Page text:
Kyrie Irving OAKLAND, CA – JUNE 4: Kyrie Irving #2 of the Cleveland Cavaliers looks on during the game against the Golden State Warriors in Game Two of the 2017 NBA Finals on June 4, 2017 at ORACLE Arena in Oakland, California. (Photo by Nathaniel S. Butler/NBAE via Getty Images)

After over a week of drama, the Kyrie Irving-Isaiah Thomas trade appears done. Boston and Cleveland initially made that deal Aug. 22, but it then seemed likely to fall through following the Cavaliers’ concerns about Thomas’ health. They pushed for the Celtics to up their compensation, and Boston eventually did that, but not to the degree Cleveland had hoped for, adding in just a second-round pick in 2020.

This deal, and the Cavs’ attempt to hold out for more, went almost right down to the wire. At 10:13 PM EST on Wednesday, less than 12 hours ahead of the deadline to complete the trade, Cleveland still wanted at least a first-round pick. That’s according to ESPN’s Adrian Wojnarowski and Dave McMenamin:

However, just 10 minutes later, Wojnarowski scooped himself.

So what’s the agreement!?

Oh, okay, so this trade nearly didn’t happen, but is now happening thanks to a 2020 second-round pick. That’s three years from now. Assuming the one-and-done rule is still in effect then, 18-year-olds born in 2002 will be drafted in 2020. As a result, it’s very likely that 2020 pick could be used on an 18-year-old college freshmen who is currently only 15 and starting 10th grade. That’s weird.

But the thing is, the trade still isn’t that straightforward, because it involves four teams:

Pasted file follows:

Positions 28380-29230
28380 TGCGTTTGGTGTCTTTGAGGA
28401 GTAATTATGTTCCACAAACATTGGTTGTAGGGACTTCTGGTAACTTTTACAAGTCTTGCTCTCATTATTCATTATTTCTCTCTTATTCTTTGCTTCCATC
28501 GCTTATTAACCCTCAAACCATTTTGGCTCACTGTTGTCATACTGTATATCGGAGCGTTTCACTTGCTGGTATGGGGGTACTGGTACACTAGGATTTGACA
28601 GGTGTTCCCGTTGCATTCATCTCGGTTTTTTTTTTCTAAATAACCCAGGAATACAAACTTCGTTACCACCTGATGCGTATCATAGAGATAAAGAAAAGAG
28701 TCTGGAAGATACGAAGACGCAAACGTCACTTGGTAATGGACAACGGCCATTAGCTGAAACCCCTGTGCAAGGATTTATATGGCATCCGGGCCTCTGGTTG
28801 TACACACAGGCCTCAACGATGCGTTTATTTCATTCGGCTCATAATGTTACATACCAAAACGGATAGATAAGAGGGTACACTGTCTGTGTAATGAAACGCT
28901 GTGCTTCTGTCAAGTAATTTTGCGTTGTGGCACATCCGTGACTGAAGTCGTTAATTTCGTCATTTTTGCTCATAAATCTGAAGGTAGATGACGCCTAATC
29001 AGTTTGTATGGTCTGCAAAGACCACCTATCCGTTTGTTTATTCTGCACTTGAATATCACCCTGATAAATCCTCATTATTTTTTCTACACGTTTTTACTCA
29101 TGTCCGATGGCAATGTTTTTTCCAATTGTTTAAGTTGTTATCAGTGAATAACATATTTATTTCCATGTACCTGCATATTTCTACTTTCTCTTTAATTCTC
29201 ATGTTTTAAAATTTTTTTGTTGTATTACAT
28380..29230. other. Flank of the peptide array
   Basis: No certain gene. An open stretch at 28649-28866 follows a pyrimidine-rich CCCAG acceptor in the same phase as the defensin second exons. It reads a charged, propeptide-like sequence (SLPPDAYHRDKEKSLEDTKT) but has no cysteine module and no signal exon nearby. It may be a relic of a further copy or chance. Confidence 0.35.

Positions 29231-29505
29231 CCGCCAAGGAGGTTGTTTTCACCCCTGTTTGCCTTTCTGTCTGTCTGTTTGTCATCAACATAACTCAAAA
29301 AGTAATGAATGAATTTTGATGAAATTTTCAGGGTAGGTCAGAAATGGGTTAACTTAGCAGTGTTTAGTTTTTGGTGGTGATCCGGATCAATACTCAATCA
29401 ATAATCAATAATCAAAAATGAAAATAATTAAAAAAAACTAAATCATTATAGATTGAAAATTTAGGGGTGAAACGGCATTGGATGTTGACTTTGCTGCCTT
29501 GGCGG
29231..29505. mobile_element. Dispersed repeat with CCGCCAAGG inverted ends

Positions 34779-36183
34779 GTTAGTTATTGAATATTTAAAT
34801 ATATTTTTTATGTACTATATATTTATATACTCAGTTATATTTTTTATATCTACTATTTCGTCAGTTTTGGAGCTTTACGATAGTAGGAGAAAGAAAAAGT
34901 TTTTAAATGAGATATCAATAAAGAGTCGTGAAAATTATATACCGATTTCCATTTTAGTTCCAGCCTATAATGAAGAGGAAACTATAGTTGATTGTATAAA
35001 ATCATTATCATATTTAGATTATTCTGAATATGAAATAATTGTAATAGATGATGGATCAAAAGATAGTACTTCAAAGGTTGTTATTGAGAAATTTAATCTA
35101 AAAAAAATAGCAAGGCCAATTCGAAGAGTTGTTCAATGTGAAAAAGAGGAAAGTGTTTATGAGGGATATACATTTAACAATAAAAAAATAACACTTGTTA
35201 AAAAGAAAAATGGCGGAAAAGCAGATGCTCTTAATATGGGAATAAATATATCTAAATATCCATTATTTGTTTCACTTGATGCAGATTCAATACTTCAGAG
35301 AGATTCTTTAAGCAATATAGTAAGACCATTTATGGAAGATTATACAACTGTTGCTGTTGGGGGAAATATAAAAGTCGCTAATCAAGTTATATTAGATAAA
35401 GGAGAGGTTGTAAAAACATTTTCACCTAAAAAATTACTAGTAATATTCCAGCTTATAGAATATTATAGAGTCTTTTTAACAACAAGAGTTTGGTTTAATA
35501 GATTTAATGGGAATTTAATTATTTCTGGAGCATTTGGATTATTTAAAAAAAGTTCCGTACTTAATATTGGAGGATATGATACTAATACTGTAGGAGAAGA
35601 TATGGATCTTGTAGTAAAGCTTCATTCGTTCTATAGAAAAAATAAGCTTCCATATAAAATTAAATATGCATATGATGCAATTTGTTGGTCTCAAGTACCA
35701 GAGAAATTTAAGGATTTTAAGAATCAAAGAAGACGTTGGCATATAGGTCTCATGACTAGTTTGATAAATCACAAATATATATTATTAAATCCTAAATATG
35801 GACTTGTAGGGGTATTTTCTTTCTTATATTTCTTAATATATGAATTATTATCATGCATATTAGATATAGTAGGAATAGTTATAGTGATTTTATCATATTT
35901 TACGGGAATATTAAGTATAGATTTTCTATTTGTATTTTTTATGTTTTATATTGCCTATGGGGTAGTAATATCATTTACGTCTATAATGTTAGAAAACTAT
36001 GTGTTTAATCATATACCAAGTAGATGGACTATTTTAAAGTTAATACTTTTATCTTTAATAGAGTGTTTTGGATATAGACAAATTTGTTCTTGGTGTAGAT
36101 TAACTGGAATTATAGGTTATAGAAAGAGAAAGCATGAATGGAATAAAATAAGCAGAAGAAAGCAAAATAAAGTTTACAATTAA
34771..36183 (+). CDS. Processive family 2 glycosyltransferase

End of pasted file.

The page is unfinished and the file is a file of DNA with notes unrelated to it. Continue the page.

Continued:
The Celtics have the rights to that 2020 Miami pick thanks to the Zoran Dragic trade that occurred on July 27th, 2015. Dragic is the brother of Heat guard Goran Dragic, and he’s now playing in Europe. Back in 2015, Boston acquired him, Miami’s 2020 second-round pick, and cash considerations for their own 2019 second-round pick, and they then waived Dragic soon afterwards. So that pick swap let them pull this off. And they’d already included another pick, Brooklyn’s 2018 first-rounder. Here’s how it breaks down now:

This trade is ridiculously complicated. But then again, Celtics’ fans don’t care how crazy of a trade it is, the are just happy Kyrie is going to Boston.

And without too much extra compensation, too, which has some praising GM Danny Ainge’s hard line:

On top of all the Celtics fans taking to Twitter to express their praise for the trade finally being finished, plenty of people were noting how silly it seemed for a trade to be held up this long and then completed by a 2020 second round pick.

But hey, that was quite the eight days of drama.

[Adrian Wojnarowski/Twitter]

About David Lauterbach

David is a writer for The Comeback. He enjoyed two Men's Basketball Final Four trips for Syracuse before graduating in 2016. If The Office or Game of Thrones is on TV, David will be watching.

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